With deep love for God whom we meet in the Mass, and greater understanding of the Liturgy, we shall be more eager to come to Mass, if not every day, at least on Sunday, the day of the Lord. At least one can be called a “practicing Catholic’ because one attends Mass faithfully.

So no more OUTSTANDING CATHOLICS, people who come very late for Mass and have to STAND OUTSIDE THE CHURCH because the church is full.

No more going out to smoke a cigarette (to burn incense to your god of smoking) during the Homily.

No more playing with infants and ignoring what is going on in the Liturgy.

No more easy excuses for not attending Mass because it is so boring.

No more arriving late and departing early.

No more watching the time, and grumbling because the priest is taking more than an hour for Mass. (have you ever been to a Christian service of reading the Bible, singing all the time, talking endlessly by the pastor and the service of more than 2 hours?)

No more shoddy, casual and even disgraceful attire fit for the market place or the beach, instead of dressing appropriately to meet the God who is our Father and who is waiting to welcome us.


The initial greeting. The Lord be with you.

1973 translation: And with you also.

2010                      And with your spirit

The most important idea here is that the Spirit of God is in the celebrant who makes Christ’s presence visible in the Mass.

Greek philosophy recognizes three levels of being in a human person: the body, the soul and the spirit. So the spirit is the noblest part of the person. But modern thinking feels that “you” is a better translation because it embraces the total person.

However we must note that the priest’s greeting THE LORD BE WITH YOU is a statement of faith. He proclaims that the Risen Lord is present in the assembly at Mass. We meet Jesus in the person of the celebrant and in each other. The voice of Christ is also present in the Readings.

Penitential Rite: Through my fault, through my fault, through my most grievous fault

In the 1973 translation, only one “through my fault” is used but in the literal translation from the Latin text, all three are used.

There may be idle discussion about the valid use of Through my fault. Are there instances when one commits a sin without being at fault or through the fault of another? Sin is a personal responsibility because we choose it freely.

One good thing about striking the breast and acknowledging our faults can remind us that there is sin in the world and we can revive the sense of sin too. Sometimes people think that everything is good and hence no more sinning. It is this fallacy which throws people into sin without thinking at all.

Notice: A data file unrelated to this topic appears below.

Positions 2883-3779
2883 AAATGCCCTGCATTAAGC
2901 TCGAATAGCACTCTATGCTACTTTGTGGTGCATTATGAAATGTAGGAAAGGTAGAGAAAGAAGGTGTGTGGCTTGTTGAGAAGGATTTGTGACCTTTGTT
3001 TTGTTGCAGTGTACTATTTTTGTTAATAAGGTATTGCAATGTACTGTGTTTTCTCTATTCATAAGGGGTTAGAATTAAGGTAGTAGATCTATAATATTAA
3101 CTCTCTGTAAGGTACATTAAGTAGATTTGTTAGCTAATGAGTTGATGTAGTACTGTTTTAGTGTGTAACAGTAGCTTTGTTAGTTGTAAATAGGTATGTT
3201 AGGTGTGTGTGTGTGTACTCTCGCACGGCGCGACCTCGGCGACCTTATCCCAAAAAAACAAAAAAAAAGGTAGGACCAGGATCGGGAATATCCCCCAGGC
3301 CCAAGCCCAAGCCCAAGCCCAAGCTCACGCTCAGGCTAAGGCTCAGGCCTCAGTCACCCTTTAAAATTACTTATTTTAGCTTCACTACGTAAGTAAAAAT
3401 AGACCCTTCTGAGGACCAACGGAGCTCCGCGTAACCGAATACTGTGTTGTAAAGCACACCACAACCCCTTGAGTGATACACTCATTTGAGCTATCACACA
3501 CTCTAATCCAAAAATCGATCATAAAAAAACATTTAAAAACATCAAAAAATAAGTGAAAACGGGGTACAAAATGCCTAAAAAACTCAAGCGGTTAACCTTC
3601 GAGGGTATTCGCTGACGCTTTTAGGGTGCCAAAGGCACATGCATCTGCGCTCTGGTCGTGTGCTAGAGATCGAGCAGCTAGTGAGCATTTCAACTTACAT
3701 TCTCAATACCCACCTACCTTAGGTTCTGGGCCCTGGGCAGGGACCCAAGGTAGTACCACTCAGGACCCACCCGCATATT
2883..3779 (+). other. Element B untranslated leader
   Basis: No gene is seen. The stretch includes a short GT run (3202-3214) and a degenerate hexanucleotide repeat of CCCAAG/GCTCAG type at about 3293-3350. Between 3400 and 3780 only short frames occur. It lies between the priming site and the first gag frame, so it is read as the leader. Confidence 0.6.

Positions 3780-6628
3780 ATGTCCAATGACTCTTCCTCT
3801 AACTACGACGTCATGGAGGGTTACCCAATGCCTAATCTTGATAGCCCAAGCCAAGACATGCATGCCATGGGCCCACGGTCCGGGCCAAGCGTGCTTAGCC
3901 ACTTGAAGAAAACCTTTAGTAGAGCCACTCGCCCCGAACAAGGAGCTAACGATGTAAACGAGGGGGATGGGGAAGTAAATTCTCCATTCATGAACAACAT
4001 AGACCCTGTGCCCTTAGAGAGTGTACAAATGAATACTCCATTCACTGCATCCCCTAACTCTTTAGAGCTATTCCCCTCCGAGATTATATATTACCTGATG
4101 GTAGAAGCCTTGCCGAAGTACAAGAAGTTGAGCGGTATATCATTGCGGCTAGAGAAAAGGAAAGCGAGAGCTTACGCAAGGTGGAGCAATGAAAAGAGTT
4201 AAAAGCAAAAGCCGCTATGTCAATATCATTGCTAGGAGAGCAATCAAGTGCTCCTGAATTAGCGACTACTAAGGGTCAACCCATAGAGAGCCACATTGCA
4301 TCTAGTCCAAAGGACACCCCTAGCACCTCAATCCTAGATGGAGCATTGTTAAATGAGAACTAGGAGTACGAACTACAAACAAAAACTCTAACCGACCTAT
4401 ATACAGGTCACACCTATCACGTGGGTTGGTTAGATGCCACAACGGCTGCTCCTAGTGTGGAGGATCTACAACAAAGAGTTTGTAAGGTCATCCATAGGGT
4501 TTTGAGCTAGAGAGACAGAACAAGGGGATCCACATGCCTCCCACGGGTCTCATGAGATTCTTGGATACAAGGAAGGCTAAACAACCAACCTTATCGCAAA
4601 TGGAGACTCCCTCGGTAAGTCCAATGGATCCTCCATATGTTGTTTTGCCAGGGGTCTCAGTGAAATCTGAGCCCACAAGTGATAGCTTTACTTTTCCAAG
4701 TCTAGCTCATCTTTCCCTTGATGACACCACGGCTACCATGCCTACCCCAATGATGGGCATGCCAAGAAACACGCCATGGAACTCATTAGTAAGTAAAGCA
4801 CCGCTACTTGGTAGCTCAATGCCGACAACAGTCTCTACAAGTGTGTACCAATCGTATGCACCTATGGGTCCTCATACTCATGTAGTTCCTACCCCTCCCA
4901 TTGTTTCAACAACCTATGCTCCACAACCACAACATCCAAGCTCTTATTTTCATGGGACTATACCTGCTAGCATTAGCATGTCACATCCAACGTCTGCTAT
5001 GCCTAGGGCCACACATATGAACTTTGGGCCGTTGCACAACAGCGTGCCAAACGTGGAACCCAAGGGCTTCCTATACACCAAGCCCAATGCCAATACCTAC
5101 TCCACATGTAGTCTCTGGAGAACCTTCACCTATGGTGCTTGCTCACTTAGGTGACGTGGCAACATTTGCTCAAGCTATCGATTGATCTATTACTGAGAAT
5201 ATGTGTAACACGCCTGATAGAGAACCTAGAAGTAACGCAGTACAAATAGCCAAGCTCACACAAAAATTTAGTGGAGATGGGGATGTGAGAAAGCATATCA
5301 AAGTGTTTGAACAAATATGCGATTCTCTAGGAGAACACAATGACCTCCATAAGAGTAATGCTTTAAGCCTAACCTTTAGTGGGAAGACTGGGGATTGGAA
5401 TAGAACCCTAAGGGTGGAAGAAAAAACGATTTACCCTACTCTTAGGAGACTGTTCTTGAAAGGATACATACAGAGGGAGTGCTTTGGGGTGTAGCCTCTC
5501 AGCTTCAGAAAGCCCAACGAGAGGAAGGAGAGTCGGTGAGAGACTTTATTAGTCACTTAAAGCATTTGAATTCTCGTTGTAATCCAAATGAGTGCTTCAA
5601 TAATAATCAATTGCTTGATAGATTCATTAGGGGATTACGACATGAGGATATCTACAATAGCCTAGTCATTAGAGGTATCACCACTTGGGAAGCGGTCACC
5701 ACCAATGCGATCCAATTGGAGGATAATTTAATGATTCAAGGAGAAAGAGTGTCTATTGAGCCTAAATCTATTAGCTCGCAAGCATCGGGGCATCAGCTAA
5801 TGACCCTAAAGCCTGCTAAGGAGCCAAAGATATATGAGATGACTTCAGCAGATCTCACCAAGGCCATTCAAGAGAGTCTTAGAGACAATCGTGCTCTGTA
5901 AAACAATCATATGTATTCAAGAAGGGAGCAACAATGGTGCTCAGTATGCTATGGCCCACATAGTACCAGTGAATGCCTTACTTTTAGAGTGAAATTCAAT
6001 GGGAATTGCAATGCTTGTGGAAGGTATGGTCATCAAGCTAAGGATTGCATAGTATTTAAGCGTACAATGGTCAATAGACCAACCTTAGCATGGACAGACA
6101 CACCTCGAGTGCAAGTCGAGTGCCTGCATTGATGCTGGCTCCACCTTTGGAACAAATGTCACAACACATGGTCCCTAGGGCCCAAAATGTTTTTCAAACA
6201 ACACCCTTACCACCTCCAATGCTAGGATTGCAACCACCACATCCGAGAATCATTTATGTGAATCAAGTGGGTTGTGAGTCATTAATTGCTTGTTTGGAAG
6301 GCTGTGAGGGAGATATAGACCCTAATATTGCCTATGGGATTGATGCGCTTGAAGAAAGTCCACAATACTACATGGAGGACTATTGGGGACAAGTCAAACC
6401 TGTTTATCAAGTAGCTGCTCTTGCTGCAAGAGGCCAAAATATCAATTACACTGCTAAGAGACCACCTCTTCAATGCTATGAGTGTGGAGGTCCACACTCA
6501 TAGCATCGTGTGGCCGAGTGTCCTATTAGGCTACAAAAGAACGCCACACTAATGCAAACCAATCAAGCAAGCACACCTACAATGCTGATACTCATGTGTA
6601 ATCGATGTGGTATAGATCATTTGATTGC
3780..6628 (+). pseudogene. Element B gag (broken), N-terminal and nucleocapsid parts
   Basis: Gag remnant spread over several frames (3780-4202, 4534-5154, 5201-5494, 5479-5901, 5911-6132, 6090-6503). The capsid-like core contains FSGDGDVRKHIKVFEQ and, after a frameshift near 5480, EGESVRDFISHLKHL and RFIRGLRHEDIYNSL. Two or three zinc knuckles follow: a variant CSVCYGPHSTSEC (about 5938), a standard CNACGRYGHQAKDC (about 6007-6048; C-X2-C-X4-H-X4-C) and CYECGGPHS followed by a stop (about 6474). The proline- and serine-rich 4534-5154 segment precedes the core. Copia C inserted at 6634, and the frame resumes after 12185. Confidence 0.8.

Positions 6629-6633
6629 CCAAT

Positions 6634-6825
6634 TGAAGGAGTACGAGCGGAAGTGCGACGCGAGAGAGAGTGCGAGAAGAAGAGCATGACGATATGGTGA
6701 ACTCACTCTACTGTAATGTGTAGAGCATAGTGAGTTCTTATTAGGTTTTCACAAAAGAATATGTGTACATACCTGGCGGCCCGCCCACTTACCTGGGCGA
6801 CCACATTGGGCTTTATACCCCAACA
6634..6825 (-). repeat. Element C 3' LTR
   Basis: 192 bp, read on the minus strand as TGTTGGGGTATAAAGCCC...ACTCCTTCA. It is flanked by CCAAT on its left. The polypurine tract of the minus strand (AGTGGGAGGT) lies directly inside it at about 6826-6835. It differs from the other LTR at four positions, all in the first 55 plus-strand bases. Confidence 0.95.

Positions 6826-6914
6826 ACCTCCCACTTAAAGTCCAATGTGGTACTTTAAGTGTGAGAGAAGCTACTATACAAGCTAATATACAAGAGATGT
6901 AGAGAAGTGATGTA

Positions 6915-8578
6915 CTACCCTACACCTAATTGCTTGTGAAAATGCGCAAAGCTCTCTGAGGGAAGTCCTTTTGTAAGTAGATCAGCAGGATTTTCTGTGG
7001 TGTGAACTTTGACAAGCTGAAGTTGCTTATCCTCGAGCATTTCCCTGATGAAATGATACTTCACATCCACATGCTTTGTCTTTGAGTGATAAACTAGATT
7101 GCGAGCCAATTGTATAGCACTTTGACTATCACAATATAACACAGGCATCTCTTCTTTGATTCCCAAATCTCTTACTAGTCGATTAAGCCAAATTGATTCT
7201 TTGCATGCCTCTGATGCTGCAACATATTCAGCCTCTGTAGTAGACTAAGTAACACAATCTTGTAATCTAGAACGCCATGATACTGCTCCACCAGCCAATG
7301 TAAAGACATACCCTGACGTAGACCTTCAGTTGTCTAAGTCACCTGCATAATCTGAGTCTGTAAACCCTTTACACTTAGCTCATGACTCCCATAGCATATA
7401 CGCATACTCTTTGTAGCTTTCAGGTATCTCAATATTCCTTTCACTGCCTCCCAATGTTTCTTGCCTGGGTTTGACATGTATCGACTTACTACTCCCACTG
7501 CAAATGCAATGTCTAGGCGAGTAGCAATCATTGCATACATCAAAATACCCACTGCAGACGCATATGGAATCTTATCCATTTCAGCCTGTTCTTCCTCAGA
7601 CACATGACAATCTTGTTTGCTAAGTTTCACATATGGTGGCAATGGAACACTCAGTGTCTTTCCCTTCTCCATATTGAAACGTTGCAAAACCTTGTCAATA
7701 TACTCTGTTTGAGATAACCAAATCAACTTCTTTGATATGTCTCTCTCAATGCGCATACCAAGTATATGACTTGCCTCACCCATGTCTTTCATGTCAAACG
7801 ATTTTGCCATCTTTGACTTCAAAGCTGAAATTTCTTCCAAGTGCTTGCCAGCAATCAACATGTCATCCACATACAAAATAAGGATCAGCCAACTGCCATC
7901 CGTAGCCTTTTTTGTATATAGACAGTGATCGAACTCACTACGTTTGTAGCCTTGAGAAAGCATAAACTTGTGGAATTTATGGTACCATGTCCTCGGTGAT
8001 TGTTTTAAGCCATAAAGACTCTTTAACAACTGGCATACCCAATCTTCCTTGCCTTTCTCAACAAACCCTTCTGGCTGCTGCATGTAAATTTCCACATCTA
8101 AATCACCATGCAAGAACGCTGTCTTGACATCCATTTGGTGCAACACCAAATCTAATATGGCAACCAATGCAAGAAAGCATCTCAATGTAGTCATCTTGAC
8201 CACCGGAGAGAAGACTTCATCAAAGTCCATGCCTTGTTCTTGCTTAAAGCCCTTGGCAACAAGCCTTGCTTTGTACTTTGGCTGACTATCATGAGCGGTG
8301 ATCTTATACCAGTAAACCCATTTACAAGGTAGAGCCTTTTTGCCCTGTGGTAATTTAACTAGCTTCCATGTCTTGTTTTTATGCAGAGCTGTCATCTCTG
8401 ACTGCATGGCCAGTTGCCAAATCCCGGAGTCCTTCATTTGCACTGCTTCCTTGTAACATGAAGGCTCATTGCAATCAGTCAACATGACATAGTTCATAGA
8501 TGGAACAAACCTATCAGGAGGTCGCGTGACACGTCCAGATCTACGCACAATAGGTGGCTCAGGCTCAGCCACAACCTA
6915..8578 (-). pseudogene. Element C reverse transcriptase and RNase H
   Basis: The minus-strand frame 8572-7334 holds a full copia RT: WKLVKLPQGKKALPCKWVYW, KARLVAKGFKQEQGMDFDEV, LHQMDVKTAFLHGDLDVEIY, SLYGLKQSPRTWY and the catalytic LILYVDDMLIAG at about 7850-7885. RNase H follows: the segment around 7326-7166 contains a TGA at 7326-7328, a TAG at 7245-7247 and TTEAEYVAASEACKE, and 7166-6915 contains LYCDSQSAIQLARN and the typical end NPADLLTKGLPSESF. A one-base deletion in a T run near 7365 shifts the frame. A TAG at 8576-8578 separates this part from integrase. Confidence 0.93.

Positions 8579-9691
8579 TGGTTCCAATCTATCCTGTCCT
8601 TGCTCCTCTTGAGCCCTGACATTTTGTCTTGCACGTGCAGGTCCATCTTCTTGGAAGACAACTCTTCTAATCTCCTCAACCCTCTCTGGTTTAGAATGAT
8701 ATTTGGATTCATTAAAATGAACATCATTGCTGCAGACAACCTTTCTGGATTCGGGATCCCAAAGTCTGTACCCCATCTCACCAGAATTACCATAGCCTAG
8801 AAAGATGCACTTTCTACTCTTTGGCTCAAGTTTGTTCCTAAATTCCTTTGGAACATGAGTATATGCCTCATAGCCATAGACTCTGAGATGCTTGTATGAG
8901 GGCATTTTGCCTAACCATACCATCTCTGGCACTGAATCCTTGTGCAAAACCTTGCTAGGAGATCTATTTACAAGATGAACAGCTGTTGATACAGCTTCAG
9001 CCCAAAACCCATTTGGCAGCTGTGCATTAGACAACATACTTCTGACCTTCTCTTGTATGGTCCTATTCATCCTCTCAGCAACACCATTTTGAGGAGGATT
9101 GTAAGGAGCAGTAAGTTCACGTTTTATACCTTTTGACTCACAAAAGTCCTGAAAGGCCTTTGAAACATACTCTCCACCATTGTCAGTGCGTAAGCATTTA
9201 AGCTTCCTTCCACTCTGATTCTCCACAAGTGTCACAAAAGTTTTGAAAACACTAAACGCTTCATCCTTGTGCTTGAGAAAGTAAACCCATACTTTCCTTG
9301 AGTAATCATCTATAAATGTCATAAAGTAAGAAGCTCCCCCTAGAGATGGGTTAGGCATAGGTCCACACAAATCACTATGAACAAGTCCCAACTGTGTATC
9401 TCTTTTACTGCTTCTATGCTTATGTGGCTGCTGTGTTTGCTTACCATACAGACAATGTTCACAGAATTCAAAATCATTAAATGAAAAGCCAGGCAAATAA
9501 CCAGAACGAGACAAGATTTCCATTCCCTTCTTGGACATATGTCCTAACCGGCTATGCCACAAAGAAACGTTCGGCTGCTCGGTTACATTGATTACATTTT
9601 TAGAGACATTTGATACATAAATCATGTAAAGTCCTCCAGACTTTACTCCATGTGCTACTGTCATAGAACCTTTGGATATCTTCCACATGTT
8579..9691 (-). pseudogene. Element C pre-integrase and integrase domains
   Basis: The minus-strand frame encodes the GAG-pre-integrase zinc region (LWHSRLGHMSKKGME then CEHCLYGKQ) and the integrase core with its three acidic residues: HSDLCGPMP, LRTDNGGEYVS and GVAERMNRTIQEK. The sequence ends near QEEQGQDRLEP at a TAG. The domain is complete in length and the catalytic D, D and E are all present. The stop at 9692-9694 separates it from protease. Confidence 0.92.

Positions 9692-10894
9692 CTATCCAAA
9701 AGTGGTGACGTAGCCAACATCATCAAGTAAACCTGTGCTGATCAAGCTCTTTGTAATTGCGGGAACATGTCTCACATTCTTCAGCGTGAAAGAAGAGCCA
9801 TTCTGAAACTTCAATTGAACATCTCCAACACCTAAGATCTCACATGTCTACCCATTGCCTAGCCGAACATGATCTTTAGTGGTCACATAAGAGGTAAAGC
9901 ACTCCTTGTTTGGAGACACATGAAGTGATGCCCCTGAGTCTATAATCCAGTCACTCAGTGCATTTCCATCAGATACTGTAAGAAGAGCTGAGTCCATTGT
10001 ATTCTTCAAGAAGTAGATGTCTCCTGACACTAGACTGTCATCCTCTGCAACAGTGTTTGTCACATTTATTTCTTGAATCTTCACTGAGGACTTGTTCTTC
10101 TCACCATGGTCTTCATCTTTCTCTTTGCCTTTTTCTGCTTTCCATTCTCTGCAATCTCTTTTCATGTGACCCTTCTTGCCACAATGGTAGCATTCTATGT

In this penitential service we are also reminded that sin is personal as well as communitarian. When we do not speak out against social sin, we are also part of this communitarian sin eg exploiting the poor and oppressing the voiceless.


2010 translation: on earth peace to people of good will.

In the original Greek the text in Luke 2:14 is literally translated as “people of God’s favour or people of God’s goodwill. Favour or goodwill is the correct translation but  in Latin it is bonae voluntatis which is good will. Actually these two terms are entirely different in meaning in English. Goodwill refers to God and good will is about people who have good intentions.

Peace is God’s gracious gift to the fallen world, we cannot claim it. So when we pray or sing this wonderful hymn on a solemn occasion we should keep in mind that God’s peace is not a reward granted to people who possess good will, rather, it is the benevolence of God, a goodwill gift, a divine favor bestowed on our unworthy selves.

But as Christ worked and died for peace, we too need to exert our best efforts to make peace possible in our hearts and in our community. Our song of peace must help us be more worthy of God’s peace to us. This peace of Christ calms our anxious spirits and restless hearts and drives away the demons of terror that dwell in our souls.

As Christ gives his peace freely, we too must give peace to those around us.


On a Sunday there are 3 Readings. The current statement after the Reading is THE WORD OF THE LORD. Initially there was the “This is the Word of the Lord” which was reduced to WORD OF THE LORD which is from Latin Verbum Domini.

New translation: follows the old form even though the Gospel Reading also has the Latin Verbum Domini.

The reason why the new translation states THE GOSPEL OF THE LORD rather than literally translating it into the WORD OF THE LORD, is because it recognizes the special importance of the Gospel reading. In fact the priest incenses the Book, and candles are lit and held at the ambo=lectern.

We remind ourselves that when the Scripture is read, it is the voice of God and Christ is present in the Word. People should listen reverently because the reading is a sacrament. We need faith to believe that God’s Word is the voice of Christ. So when we listen with the right dispositions of faith, the Word will touch our hearts and move us to action.

The Letter to the Hebrews says “The Word of God is alive and active, it sifts the purposes and thoughts of the heart” Like the disciples at Emmaus we too will experience our hearts set on fire.